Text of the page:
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Old January 2, 2013, 11:58 PM   #51
Ben Towe
Senior Member
Join Date: March 6, 2009
Location: Middle Tennessee
Posts: 1,128
I certainly am no expert in the mental health field, but I have done a bit of reading about it (I do bit of reading on everything, consider me and amateur researcher). In my humble and simple minded observations I've found there are few concrete facts and a lot of opinion in the area. It seems that there is consensus on what a healthy mind is and what an extremely sick mind is (schizophrenia, psychopathy, etc.), but in between the extremes there isn't. In the middle of the road no one agrees on what should be done. Do we medicate or use therapy, or use some combination of the two? This is nothing against you Glenn, I'm certain you have forgotten more about about it than I will ever know.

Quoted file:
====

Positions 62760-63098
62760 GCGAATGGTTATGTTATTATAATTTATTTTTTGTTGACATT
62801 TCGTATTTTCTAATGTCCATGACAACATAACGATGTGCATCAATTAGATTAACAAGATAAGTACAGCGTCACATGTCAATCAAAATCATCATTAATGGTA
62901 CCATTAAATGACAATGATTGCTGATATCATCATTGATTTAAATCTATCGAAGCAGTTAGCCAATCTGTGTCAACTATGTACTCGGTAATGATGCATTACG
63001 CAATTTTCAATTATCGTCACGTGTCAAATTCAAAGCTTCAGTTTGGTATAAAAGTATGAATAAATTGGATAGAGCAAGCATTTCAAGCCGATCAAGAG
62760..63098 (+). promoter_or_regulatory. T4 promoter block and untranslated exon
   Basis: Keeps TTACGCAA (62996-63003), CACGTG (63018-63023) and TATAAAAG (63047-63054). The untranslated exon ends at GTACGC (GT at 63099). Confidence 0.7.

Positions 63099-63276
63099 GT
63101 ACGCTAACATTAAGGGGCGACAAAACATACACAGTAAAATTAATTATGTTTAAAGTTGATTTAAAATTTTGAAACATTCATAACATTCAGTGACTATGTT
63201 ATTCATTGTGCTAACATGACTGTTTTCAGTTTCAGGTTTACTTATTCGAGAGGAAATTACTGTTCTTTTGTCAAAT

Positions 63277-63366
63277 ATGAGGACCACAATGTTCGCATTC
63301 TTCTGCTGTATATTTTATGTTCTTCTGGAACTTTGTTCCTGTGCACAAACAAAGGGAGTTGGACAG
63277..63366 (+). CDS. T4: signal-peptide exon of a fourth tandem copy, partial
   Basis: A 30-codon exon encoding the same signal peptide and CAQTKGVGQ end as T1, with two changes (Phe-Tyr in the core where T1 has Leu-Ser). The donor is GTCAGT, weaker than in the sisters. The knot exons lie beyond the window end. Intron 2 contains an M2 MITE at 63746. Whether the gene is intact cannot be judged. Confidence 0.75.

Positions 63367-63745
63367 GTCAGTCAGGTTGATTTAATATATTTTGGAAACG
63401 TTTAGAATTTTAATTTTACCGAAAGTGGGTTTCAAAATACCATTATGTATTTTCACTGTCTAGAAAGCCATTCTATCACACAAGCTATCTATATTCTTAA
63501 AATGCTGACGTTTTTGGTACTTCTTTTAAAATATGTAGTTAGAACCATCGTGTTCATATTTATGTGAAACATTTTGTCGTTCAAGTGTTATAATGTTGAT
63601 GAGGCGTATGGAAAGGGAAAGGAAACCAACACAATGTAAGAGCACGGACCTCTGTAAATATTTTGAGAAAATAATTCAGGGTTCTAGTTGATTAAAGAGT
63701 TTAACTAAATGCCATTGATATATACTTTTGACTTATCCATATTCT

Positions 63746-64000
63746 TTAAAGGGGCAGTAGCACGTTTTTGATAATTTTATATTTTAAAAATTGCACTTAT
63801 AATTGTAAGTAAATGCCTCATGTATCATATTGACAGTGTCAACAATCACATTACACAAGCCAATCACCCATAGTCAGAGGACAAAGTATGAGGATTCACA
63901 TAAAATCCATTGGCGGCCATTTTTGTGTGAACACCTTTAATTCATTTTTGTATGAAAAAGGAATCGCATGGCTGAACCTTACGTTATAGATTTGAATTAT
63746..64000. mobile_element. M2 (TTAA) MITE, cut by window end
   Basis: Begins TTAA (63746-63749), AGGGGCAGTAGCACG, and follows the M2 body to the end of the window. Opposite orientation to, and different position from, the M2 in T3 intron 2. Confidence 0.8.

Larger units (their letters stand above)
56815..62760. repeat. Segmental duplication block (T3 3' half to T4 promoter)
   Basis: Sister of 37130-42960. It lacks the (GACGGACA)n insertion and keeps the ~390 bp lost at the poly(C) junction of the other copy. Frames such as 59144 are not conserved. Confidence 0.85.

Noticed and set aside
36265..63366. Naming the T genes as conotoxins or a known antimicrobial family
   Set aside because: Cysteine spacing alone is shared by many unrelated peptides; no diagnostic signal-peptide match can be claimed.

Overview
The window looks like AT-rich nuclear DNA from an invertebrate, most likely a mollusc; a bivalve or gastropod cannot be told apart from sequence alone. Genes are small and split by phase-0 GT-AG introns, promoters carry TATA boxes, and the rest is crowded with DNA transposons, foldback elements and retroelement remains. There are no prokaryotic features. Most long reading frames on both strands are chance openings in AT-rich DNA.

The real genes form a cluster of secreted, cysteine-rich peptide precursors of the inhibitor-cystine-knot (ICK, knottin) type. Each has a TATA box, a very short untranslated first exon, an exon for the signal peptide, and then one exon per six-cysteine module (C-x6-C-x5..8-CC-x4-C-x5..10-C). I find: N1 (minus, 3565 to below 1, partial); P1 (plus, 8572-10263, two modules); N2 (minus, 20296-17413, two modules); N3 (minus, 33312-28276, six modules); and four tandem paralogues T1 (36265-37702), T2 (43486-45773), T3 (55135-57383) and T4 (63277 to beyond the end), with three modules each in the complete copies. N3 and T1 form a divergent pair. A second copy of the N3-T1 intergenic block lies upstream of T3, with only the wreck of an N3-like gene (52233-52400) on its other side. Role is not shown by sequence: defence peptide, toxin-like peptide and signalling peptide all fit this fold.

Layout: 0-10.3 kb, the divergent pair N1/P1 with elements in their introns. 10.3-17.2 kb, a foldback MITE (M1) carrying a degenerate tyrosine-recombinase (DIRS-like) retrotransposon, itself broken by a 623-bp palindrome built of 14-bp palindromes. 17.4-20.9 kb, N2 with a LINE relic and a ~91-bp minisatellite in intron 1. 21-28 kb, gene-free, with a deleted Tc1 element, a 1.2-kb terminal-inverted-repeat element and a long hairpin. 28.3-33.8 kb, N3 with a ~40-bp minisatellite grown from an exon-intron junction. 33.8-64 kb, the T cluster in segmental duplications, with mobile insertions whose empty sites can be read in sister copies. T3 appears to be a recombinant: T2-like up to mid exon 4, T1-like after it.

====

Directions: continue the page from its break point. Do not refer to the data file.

Someone mentioned the use of the word psychopath. You have all almost certainly interacted with one in your life. You may even know one well. They look and act like everyone else, and the vast majority are not inclined toward violence.

So, for all the experts here (credentialed and otherwise), what was the difference
Well for one thing, in 1950 the U.S. population was about 150,700,000. Today the population is somewhere around 315,100,000 (US Census Bureau estimate as of this writing). Even if the per capita incident rate was the same as today, there would have been half as many incidents per year.

On the other hand, research indicates that we were a far more violent nation at that time than we are now, so are we even sure that school violence wasn't more widespread (per capita) than it is now? Someone posted the number of school incidents and deaths as a result per decade, starting with the 1960s, over in the thread about psychiatric drugs (sorry, can't link to it on my phone). What we haven't considered in that thread is population growth over the years. Does anyone have any pertinent information on school incidents in the 1950s era?

Tying the question back to mental health, we know that treatment of the mentally ill was primitive (even barbarous) and less common back then. If incidents were indeed not as prolific as now, is this a case of less is more, as far as treatment?
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